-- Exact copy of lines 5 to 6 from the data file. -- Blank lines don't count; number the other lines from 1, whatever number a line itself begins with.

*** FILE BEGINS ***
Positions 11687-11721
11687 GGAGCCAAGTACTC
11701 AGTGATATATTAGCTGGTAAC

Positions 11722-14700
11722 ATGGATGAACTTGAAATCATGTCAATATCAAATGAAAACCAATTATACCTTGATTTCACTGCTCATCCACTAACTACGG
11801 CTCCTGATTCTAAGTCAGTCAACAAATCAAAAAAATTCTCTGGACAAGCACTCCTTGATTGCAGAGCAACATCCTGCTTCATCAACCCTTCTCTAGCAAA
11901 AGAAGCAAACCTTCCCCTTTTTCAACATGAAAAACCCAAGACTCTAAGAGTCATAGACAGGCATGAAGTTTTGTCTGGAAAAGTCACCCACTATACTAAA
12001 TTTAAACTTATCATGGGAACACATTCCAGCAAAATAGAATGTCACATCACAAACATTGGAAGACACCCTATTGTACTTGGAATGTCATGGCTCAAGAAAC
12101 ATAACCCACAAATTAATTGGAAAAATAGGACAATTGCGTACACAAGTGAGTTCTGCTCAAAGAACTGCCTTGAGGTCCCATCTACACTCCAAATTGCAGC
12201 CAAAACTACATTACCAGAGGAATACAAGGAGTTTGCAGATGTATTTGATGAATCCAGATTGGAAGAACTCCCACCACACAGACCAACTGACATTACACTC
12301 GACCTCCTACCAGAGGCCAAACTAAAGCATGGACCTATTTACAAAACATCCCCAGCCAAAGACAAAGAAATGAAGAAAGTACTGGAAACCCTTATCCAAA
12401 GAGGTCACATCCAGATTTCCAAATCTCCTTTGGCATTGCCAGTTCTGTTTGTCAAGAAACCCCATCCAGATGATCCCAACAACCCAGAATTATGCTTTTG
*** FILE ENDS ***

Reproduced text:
11722 ATGGATGAACTTGAAATCATGTCAATATCAAATGAAAACCAATTATACCTTGATTTCACTGCTCATCCACTAACTACGG
11801 CTCCTGATTCTAAGTCAGTCAACAAATCAAAAAAATTCTCTGGACAAGCACTCCTTGATTGCAGAGCAACATCCTGCTTCATCAACCCTTCTCTAGCAAA